12/13/2012 12:20 EST | Updated 02/12/2013 05:12 EST

Media Bites: Everyone's Favourite Robo-Scandal Is Back for a Cameo

Nine months ago, you could scarcely open a newspaper without reading all sorts of scary allegations about the Prime Minister's secret army of robo-men and their efforts to systematically rig the 2011 election through ambiguously deceptive phone calls. But if you're still jonsing for a Robocall fix, fear not!


Man, remember Robocalls?

Nine months ago, you could scarcely open a newspaper without reading all sorts of scary allegations about the Prime Minister's secret army of robo-men and their efforts to systematically rig the 2011 election through ambiguously deceptive phone calls.

"Yes, (clankity clank) that's right soft, fleshy human," the robots supposedly said, "this year balloting will take place in the mouth of that sassy crocodile from Peter Pan."

"Gee whiz, that sounds fishy," responded Mr. and Mrs. Canadian voter, "but it's hardly my place to question the integrity of our voting process. At least not until I selectively remember this incident several months after the election concludes. Also, I'm a left-wing partisan."

But as the weeks progressed, robo-outrage steadily faded, and newer, shinier and more jet-related Tory scandals gradually stole the headlines. For a time it almost seemed -- and stay with me here -- that robogate was possibly just an isolated act of chicanery self-contained within a single suburban Ontario riding, with allegations of a larger, nation-wide conspiracy merely the byproduct of, in the words of the Ottawa Citizen's Dan Gardner, an "avalanche of faulty recollections, self-serving illusions, and plain old lies" from folks with an ideological axe to grind.

But if you're still jonsing for a Robocall fix, fear not! This week our pals at The Council of Canadians (frequently described as "left-leaning," though that's kinda like saying Terry McAfee is "crazy-leaning") finally convinced a judge to hear the pleas of eight voters claiming that suspicious calls in their various swing ridings may have "kept some people from voting" and "affected the results."

So do they have a case, pundits?

Meh, "don't hold your breath," concludes Lawrence Martin at the Globe. Larry notes that the Supreme Court of Canada set a "very high bar" for overturning elections in an unrelated case earlier this year, and frankly, the Council's merry band of whiners won't exactly be standing atop the world's tallest pile of evidence.

"Vote suppression is a huge mountain to climb," no doubt, metaphorically agrees Tim Harper in the Toronto Star, but to him that just proves the importance of groups like CoC who provide the mad skillz "both financially and in legal expertise, for a citizen who wants to challenge a government." Sure, they're horribly-biased lefties, who did you expect to organize a lawsuit alleging a vast right-wing conspiracy? Don Cherry? (Though he does have a lot of free time these days...)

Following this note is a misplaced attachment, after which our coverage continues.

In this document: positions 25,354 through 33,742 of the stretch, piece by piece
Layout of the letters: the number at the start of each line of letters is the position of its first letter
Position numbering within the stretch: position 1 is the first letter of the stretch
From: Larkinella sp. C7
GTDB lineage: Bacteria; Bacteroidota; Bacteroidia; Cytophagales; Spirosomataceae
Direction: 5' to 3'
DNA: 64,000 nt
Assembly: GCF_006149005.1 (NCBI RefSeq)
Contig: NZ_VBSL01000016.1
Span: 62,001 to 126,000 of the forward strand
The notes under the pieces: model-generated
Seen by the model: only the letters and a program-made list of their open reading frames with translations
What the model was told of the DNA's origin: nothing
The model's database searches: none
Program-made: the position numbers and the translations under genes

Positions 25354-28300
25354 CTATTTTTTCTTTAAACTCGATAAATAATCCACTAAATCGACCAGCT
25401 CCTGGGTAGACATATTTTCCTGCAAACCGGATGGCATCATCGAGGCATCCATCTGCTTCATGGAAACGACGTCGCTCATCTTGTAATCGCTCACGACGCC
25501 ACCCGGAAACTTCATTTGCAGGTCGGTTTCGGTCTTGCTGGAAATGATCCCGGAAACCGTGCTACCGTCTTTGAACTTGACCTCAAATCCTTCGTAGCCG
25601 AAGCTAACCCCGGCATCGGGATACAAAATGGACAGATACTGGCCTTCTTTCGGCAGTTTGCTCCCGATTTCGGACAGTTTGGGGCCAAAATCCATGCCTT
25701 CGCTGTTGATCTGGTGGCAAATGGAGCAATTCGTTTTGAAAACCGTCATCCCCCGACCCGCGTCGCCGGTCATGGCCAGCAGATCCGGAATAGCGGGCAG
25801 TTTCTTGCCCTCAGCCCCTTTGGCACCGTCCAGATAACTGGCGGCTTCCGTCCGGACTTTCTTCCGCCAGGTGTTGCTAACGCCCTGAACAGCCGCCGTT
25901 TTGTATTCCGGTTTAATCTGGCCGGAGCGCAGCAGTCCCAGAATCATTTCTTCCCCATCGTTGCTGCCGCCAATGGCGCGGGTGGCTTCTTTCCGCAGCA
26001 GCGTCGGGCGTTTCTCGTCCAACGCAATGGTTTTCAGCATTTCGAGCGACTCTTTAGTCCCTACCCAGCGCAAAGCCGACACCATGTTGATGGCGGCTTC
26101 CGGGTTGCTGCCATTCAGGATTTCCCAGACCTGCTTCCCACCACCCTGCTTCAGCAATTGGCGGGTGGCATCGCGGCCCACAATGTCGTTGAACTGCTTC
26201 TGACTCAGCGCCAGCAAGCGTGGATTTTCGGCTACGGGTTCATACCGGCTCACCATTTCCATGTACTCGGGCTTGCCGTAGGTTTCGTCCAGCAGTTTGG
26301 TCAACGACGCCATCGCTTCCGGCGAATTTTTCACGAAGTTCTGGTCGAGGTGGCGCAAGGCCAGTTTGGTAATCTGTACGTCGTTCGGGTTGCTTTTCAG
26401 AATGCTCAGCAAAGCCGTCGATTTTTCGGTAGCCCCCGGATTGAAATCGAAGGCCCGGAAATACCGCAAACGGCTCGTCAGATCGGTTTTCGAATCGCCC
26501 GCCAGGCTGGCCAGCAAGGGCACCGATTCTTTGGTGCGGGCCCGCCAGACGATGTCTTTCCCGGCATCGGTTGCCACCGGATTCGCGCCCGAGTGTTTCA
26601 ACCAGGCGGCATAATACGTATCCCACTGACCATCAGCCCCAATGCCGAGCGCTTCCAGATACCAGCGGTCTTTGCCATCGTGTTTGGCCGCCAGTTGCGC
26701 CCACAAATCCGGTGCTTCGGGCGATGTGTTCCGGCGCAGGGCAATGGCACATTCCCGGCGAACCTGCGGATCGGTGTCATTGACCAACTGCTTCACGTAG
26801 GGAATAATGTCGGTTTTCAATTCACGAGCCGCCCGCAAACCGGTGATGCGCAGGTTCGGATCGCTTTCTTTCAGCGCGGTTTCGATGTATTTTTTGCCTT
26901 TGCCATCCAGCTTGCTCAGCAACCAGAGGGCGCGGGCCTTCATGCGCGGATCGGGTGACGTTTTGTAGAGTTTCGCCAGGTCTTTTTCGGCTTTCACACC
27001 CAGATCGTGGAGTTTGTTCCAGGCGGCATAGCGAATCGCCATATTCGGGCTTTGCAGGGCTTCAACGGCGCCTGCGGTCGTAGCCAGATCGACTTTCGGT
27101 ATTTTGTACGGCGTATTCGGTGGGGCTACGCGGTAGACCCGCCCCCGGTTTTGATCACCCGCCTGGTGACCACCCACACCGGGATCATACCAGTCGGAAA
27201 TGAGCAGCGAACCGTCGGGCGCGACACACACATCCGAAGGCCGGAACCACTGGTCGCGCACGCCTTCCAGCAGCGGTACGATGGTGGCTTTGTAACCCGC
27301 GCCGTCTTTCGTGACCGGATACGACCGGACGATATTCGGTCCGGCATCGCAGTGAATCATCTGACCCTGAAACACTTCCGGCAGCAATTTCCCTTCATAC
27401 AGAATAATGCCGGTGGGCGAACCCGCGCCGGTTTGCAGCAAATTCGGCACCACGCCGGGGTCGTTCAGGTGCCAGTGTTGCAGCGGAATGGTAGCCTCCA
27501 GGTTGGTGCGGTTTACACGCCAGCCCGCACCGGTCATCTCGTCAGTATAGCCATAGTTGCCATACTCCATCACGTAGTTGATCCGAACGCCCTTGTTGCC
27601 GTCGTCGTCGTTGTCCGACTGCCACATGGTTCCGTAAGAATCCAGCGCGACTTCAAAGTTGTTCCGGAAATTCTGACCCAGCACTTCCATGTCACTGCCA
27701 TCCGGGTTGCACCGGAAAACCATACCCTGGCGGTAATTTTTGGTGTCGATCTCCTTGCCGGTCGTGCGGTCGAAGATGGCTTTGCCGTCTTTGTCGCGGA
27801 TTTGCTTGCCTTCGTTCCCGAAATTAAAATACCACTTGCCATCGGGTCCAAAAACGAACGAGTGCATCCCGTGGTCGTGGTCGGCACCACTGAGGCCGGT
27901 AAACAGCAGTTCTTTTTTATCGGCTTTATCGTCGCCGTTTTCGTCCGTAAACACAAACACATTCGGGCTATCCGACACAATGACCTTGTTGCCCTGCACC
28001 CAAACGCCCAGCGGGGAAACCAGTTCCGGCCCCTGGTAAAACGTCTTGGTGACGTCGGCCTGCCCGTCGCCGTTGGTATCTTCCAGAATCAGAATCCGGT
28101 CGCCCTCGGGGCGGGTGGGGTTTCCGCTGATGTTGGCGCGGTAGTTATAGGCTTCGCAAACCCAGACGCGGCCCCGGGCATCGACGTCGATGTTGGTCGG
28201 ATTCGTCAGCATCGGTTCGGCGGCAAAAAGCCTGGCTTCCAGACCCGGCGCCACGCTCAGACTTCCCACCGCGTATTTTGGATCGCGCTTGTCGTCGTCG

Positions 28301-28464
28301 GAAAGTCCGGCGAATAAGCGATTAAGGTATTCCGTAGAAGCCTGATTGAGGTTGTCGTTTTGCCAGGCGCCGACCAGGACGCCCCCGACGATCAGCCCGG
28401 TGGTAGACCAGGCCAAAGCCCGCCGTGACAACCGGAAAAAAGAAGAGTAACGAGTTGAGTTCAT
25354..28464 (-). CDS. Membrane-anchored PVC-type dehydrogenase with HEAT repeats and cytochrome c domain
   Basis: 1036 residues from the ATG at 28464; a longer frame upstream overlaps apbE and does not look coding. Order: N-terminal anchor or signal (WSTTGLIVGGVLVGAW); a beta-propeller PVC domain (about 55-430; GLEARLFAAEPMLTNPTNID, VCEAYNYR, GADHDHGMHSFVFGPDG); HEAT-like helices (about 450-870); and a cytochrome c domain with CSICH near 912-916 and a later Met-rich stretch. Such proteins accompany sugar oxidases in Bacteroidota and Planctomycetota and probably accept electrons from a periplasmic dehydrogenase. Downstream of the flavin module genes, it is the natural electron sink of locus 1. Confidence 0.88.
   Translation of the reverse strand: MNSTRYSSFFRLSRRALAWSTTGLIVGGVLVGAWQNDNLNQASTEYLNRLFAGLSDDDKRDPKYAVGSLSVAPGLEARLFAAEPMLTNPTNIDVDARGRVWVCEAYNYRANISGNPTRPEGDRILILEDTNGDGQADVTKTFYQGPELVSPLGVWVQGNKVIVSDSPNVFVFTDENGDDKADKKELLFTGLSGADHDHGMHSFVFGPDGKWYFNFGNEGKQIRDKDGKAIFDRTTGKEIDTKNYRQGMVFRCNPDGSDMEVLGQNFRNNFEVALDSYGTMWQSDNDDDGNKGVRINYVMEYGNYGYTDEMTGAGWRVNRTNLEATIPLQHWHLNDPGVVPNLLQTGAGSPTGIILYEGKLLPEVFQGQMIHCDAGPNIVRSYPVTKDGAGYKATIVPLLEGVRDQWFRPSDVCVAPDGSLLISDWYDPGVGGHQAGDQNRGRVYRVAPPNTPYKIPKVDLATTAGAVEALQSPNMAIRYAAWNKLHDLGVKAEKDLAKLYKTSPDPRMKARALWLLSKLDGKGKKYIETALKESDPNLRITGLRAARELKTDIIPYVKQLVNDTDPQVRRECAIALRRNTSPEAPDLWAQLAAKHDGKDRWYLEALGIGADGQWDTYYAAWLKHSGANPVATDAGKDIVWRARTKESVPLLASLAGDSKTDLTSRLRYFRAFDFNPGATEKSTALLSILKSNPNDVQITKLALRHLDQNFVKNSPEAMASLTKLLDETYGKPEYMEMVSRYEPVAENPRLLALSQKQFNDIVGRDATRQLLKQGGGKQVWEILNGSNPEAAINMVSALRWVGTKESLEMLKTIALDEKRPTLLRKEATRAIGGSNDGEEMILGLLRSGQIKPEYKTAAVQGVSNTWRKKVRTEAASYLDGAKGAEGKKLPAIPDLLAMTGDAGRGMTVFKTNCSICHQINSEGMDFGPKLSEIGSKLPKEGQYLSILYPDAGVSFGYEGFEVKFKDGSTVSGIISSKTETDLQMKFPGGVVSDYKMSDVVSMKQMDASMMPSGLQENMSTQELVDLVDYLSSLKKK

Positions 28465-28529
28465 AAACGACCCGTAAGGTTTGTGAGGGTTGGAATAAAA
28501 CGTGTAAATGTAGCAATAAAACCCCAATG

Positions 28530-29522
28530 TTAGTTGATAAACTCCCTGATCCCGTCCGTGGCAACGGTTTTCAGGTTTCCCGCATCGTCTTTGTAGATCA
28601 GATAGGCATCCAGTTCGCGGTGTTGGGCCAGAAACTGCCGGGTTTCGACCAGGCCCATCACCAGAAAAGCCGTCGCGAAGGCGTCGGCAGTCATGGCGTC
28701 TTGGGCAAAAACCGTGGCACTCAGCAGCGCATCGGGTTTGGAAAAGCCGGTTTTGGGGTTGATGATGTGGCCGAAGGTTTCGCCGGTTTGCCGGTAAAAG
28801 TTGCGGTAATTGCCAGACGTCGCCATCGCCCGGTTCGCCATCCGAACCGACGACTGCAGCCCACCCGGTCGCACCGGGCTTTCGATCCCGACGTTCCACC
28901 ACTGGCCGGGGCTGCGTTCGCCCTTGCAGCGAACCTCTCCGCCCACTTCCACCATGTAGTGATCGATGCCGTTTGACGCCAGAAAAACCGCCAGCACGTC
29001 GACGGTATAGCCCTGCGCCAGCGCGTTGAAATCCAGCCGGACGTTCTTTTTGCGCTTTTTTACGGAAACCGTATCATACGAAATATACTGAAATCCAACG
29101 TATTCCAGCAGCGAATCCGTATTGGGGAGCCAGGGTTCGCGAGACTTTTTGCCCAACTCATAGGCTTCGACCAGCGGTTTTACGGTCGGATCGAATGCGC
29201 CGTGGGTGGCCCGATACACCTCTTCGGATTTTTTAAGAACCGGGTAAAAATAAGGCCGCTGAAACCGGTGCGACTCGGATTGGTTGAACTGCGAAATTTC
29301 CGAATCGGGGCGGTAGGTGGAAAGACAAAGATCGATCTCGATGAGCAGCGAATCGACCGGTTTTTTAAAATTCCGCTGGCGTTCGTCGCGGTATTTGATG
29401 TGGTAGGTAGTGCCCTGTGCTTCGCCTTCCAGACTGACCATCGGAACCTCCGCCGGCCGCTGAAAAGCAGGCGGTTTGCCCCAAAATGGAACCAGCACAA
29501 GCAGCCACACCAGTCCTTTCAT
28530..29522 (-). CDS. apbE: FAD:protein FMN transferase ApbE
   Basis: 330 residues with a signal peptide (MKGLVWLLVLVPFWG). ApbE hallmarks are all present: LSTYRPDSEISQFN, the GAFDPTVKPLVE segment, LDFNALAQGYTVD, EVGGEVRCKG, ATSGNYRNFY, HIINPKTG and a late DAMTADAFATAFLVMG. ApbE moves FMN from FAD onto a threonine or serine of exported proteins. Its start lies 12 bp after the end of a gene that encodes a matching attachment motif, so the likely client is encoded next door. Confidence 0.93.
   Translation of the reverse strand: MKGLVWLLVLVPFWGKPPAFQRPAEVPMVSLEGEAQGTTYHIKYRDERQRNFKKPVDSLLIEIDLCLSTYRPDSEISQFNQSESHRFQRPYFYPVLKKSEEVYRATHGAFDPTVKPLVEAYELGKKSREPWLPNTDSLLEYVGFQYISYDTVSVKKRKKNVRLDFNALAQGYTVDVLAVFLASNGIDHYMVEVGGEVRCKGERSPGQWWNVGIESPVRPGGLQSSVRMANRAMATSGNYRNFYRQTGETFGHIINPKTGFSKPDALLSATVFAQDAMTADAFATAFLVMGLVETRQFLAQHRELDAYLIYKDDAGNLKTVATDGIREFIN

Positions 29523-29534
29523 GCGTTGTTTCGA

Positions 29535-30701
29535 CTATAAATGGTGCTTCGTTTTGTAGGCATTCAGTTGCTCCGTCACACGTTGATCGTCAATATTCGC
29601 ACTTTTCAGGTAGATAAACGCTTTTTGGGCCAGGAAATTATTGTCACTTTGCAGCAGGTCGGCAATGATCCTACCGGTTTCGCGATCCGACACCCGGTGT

In noted non-insane politics blog iPolitics, meanwhile, conservative pundit Tasha Kheiriddin is willing to go way further in both directions, deeming the Coun-Can gang's suit "frivolous," but the Tories' defence equally "hypocritical."

Hmmmm, says Tasha, an ideological group launching a self-serving lawsuit for no reason other than crass partisan gain? Where have I seen this before? Oh right, from Stephen friggin' Harper.

In any case, I hope you've enjoyed this week's little Robocall cameo, because chances are the portmanteau won't be making another appearance in the papers for a while. Trials can take months, after all, and federal bureaucratic investigations even longer.

If you're truly craving Tory scandal, in other words, you might as well just wait for a fresh one.

It's not like it'll take long.


Course, I'd hardly be doing my duty as this site's self-proclaimed "media critic" if I didn't spend at least some time talking about the biggest story to hit the Canadian news this week -- nay, year -- nay, history of time itself.

With an intro like that, it's probably obvious I'm talking about Ikea Monkey, a creature so undeniably newsworthy he certainly makes last week's media darling look like a big useless clump of embryonic tissue.

While I think we can all agree the monkey deserves, to quote Globe and Mail TV columnist John Doyle "his own channel, like the Fireplace Channel or the Aquarium Channel," the question is to what degree this mysterious prophet has entered our lives to serve as a living metaphor for some larger cause. Thankfully, our nation's editorial pages have refused to let this pressing matter go unaddressed.

He clearly exists to offer a disturbing glimpse into the deranged subculture of today's lunatic pet owners -- excuse me, "pet parents" surmises the Globe editorial board. Can you believe there are nuts out there who send their gross little "fur kids" to fancy spas to dine on organic food? Everyone knows a pet's true idea of heaven is just eating "its own feces and the rotting corpse of a dead animal."

But let's not ignore the lil' guy's political symbolism, cautions the Sun's Warren Kinsella. I mean, c'mon Harper: when a stupid monkey "becomes better known, and better admired, than you (and in record time, too) it is perhaps time for a change in approach." Maybe a new jacket?

Then, of course, you've got the editorial cartoonists who see the chimp as a cuddly analogy for everything from the perils of holiday shopping to Toronto's mayoral woes.

Now I know some folks get real uppity whenever a dopey story like this dominates the news cycle; y'know, "waste of time" this, "appalling dereliction of public responsibility" that, but c'mon -- even journalists deserve a break.

In fact, think of monkey stories as the journalistic equivalent of a delicious meal of organic puppy chow.

Which should give you some idea about what they're forced to consume the rest of the time.